3. Answer: FALSE.
    FRE 413. Updated to fit the restyling. In a sexual assault prosecution certain evidence of another offense of offenses of sexual assault may be admitted for any purpose to which it is relevant, including the Action in Accordance inference, but not an offense of any kind. Back to “of any kind”. But by referencing just a crime, not a sexual assault, the statement is false.

  4. Answer: FALSE.
    The prosecution may rebut by attacking Don’s character trait and violence (or the lack thereof) is indeed the “pertinent [character] trait” here, but the prosecution is rehabilitating the character of the victim, and that door has not been opened. The government may offer evidence about Don under 404(a)(2)(A)[ii], which allows a direct attack on defendant when he presents evidence of his own good character. The rebuttal would be proper because of the rule’s language regarding “if admitted” and here the rebuttal goes to the pertinent character trait:  violence. But we are in 404(a)(2)(B) here, and Don has not said anything about Vince yet.

  5. Answer: FALSE.
    I used “assault” instead of “homicide” as I did last year, therefore triggering 404(a)(2)(B) rather than 404(a)(2)(C) and Don did not use character evidence against Vince, therefore it would be inappropriate to allow the prosecution’s character rehabilitation of Vince. FRE 404(a)(2)(C) allows the prosecution to rehabilitate the character of a homicide victim based on the admission of any evidence that the victim was the first aggressor, not just a character attack on the victim. The character response to ANY charge that the victim initiated the violence is only permitted in homicide cases, which this one is not, and is governed instead by (a)(2)(B).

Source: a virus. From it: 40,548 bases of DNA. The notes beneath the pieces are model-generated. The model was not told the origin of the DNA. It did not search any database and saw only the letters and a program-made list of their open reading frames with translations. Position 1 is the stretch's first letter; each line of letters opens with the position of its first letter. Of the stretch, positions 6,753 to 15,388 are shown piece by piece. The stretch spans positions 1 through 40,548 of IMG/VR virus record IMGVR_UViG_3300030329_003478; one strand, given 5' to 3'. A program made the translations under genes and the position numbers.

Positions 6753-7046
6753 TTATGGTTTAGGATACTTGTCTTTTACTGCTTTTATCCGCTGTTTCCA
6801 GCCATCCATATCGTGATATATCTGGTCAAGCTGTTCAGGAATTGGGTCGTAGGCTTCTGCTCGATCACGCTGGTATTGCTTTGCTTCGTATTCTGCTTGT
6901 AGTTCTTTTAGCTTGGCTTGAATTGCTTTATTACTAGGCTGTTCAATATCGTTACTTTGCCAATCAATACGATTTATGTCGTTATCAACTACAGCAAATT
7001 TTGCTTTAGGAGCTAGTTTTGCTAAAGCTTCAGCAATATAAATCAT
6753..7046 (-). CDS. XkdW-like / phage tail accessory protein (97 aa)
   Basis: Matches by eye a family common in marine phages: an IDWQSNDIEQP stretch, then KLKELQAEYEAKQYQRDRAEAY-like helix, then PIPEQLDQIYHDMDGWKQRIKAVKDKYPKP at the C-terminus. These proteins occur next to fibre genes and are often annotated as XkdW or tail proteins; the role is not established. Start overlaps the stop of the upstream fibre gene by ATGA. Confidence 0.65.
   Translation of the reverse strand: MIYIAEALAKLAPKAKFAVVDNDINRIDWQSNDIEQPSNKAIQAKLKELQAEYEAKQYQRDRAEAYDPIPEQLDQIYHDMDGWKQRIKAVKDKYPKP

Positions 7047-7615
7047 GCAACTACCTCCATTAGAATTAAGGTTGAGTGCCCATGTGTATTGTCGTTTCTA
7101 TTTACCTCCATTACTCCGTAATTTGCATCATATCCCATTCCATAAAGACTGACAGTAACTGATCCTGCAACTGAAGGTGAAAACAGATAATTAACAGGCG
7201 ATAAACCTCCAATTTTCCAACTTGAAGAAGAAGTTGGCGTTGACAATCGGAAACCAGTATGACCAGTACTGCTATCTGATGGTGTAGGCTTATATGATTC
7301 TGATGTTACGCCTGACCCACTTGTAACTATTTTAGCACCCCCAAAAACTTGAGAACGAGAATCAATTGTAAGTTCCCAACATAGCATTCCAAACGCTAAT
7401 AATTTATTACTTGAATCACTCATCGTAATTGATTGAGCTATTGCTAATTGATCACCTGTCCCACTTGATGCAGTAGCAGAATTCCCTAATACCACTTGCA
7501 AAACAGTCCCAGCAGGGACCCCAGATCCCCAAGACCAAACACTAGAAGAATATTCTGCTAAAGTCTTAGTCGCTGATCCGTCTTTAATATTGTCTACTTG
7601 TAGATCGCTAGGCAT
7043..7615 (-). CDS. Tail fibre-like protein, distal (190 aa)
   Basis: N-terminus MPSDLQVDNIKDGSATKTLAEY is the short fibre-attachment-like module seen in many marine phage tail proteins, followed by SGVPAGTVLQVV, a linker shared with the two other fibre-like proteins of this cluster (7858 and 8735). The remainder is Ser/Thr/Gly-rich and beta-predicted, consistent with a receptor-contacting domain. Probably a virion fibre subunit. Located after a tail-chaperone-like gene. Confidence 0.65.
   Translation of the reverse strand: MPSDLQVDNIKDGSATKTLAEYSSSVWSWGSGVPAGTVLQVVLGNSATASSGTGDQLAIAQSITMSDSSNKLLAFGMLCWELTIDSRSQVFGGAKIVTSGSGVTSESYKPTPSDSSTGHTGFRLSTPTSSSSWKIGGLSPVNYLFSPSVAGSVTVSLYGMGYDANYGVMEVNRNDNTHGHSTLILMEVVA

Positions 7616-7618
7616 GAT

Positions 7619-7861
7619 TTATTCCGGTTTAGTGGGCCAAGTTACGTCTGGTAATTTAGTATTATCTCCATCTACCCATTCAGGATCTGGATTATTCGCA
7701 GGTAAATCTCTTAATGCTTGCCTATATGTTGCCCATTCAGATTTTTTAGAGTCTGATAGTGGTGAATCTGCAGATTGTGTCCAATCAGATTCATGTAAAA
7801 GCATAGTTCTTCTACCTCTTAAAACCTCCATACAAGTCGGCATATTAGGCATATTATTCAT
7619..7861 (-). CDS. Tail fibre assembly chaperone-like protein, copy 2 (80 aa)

6. Answer: TRUE.
    Same as last year, except for the names and, more importantly that I went from “cannot possibly” to “may admit.” Problem 2-C. The court may admit flight as evidence of guilt and that is in fact the most common result as decided in Commonwealth v. Booker, 436 N.E.2d 160, 162-164 (Mass. 1982). Myers is inconsistent with Booker, and probably the better result, but there is no absolute bar and in fact, as discussed in class, evidence of flight is routinely admitted. Did you think that 403 exclusion made this “false”? The possibility that the evidence might be excluded under FRE 403, even that the better result would be to exclude under FRE 403 balancing, should tell you that “may admit” is possible and therefore “not allowed to admit” is false. Otherwise the same as last year, except for the homage to Dallas.

  7. Answer: FALSE.
    Back to “only” I made it a false statement. The “path of least resistance” remains compliance with Frye. Daubert simply makes it easier when you cannot reach that high standard. The old Frye standard may still produce admission, it is just that after Daubert and Kumho Tire, Frye is not the only basis for admissibility. The sentence is basically a quote from the Frye case that I can manipulate with the introduction or omission of a single word such as “only” or “never”.

  8. Answer: TRUE.
    Back to the positive to make it True under the “Plain Error” language of FRE 103(e), which is still available to the court, provided that a substantial right be affected.

  9. Answer: TRUE.
    Basically the same as last year, except that I changed “cannot exclude” to “may admit” and both statements are true. My usual “are you paying attention to ‘unfairly’ prejudicial” question. The court in Bryan v. State, 450 N.E.2d 53, 57-58 (Ind. 1983), found that the evidence was indeed prejudicial, as any inculpatory evidence in a criminal trial would be, but it was not unfairly prejudicial. Therefore, it passes muster under, or, more accurately, it ought not be excluded using FRE 403. The court’s analysis demonstrates legitimate relevance and probative value, and none of the factors in favor of exclusion. Also, there is no mention of “substantially outweighed” even if you were to read “prejudice” as being the same as “unfair prejudice”.

  10. Answer: FALSE.
    I changed the state and the statement to say that the privilege applies, but it does not in this specific situation. This is from Problem 5-R. The criminal case exception of 408(a)(2) only applies when (a) evidence is indeed offered in a criminal prosecution, AND (b) the negotiating party was a government agency acting in its official capacity. That is precisely the case here with the state attorney general enforcing state securities laws. Straight-forward example of the exception. I changed John Ponzi, who gave a type of such schemes a name, with the name of the lead character in The Wolf of Wall Street.